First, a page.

March 13, 2013
Interplay Among Cell’s Nuclear Receptors Affects Transcription
On the football field, the neophyte fan focuses on the receiver, whose daring catch and dash for the goal line captures the attention. However, focusing on that one player means the fan misses the contributions of the quarterback, the blockers and the other players who make that run happen.
The same is true in the cell, where too often a single finding about one protein, enzyme or receptor seems to solve a problem. In an online report in the journal Nucleic Acids Research, Dr. Michael Mancini, professor in the department of molecular and cellular biology at Baylor College of Medicine and his colleagues demonstrate how the interaction of two nuclear receptors--the glucocorticoid receptor and estrogen receptor alpha--modifies the transcription of DNA into RNA.
"The experimental platform we developed over the last approximately six years has become ideal for measuring a wide range of biological activities at the same time, and it now can be performed at high throughput speeds," said Mancini, who is also director of the Integrated Microscopy Core at BCM and the co-director of the John S. Dunn Gulf Coast Consortia for Chemical Genomics.
He and his colleagues found that the glucocorticoid receptor could not affect transcription at the array without the presence of another--estrogen receptor alpha. Glucocorticoid receptor was recruited to the response element through two steroid receptor coactivators (SRC-2 andSRC-3) and a mediator component called MED14. (Steroid receptor coactivators are master regulators of cellular activities.)
"In this way, we identified a previously unknown mechanism through which DNA binding of one nuclear receptor can influence the binding of a different receptor (i.e., the glucocorticoid receptor) through use of coregulator intermediates that fine tunes transcriptional readout," said Bolt.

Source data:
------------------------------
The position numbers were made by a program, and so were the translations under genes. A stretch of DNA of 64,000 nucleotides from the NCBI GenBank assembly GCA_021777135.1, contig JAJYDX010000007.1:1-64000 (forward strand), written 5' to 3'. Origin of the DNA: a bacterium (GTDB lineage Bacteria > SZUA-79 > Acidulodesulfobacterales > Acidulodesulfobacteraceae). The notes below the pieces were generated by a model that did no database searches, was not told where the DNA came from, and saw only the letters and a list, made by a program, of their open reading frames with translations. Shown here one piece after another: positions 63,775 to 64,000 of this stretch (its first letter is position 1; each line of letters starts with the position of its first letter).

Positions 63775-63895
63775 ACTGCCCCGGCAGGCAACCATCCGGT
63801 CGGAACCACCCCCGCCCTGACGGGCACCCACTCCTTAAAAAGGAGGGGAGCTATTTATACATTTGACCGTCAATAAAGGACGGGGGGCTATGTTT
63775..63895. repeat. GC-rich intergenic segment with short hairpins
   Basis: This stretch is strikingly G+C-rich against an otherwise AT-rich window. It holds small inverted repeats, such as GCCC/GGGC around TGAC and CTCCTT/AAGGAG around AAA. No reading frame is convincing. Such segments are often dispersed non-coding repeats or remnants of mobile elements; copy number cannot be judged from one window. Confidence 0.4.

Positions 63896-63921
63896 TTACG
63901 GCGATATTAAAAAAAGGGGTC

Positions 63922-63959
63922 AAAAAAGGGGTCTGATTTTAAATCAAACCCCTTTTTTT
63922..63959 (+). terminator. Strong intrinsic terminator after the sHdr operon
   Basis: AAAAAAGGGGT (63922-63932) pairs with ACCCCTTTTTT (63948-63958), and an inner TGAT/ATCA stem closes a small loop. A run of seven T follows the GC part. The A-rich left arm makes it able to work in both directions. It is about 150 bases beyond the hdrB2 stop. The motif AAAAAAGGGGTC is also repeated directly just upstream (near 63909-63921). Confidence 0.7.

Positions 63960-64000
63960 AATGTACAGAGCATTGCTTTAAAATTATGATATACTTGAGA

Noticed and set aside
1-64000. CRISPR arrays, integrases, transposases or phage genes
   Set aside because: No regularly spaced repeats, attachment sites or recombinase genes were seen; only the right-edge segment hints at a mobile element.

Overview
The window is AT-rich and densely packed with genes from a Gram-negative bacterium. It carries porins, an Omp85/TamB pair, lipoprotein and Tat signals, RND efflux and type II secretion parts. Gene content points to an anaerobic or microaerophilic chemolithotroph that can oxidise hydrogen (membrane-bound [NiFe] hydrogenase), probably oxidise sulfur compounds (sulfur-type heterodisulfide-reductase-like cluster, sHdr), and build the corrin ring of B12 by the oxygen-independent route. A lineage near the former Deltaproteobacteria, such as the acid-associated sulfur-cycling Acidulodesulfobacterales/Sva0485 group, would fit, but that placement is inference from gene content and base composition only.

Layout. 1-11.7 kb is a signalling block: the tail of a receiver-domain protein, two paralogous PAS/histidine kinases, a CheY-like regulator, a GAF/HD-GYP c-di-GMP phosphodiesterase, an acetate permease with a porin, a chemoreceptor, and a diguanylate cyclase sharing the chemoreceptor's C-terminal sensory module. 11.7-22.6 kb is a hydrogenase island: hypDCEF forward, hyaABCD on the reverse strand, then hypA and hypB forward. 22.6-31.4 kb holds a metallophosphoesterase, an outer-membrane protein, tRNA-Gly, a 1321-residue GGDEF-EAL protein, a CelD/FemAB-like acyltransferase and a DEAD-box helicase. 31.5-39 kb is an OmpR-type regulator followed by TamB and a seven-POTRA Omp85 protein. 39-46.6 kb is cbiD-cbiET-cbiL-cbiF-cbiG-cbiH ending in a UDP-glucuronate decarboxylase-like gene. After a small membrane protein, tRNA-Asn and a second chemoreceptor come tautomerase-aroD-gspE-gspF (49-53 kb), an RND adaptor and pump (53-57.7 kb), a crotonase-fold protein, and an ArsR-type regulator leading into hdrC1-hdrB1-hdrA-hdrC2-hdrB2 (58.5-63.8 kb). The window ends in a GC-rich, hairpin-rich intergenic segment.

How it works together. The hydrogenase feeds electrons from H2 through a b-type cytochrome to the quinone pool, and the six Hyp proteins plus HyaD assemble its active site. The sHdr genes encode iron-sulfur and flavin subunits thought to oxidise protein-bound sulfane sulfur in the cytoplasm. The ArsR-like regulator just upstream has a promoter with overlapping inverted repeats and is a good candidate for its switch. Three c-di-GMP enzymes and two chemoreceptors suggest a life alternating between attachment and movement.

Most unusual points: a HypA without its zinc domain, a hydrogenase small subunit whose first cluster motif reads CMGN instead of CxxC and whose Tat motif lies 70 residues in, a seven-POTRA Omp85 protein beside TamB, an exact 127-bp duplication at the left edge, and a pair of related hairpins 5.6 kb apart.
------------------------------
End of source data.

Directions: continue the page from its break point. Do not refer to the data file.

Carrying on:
Cross-talk among molecules
Then, with additional guidance of Dr. Fabio Stossi, assistant professor of molecular and cellular biology at BCM, he and his colleagues further studied cultured breast cancer cells to validate this cross-talk among molecules.
"Often, glucocorticoids are administered to women with breast cancer together with chemotherapy in order to alleviate side effects," said Stossi. "Here, we are performing an increasingly high throughput basic science approach to push toward a more translationally relevant system."
"If you reduce your science to one hormone, one stimulus, it physiologically underrepresents what the cell sees. We have to see more biology at the same time to better appreciate how gene regulation works in a cellular context," said Mancini.
This finding may play a role in diseases such as Cushing´s syndrome in women, which results from exposure to high levels of cortisol and/or steroids.
"Could this interplay also occur in bone where estrogen receptor alpha and glucocorticoid receptors are both expressed?" said Stossi. "According to recent literature, high glucocorticoid receptor levels reflect a better prognosis in estrogen receptor-positive breast cancer. Could mechanisms like this be the reason?"
Future work along these lines may help to explain these issues, they said.
Others who took part in this research include Justin Y. Newberg of BCM, Arturo Orjalo and Hans E. Johansson of Biosearch Technologies Inc., in Novato, California.
Funding for this work comes from a National Institute of Environmental Health Sciences Grand Opportunity Award (1RC2ES018789); Keck Foundation pre-doctoral fellowship and imaging/automation resource support from the John S. Dunn Gulf Coast for Chemical Genomics; Dan L Duncan Cancer Center at BCM; Center for Reproductive Biology; the Digestive Disease Center (DK56338-06A2); Keck Center National Library of Medicine Training Program in Biomedical Informatics of the Gulf Coast Consortia National Library of Medicine (T15LM007093); and National Institutes of Health (K12 DK0083014).
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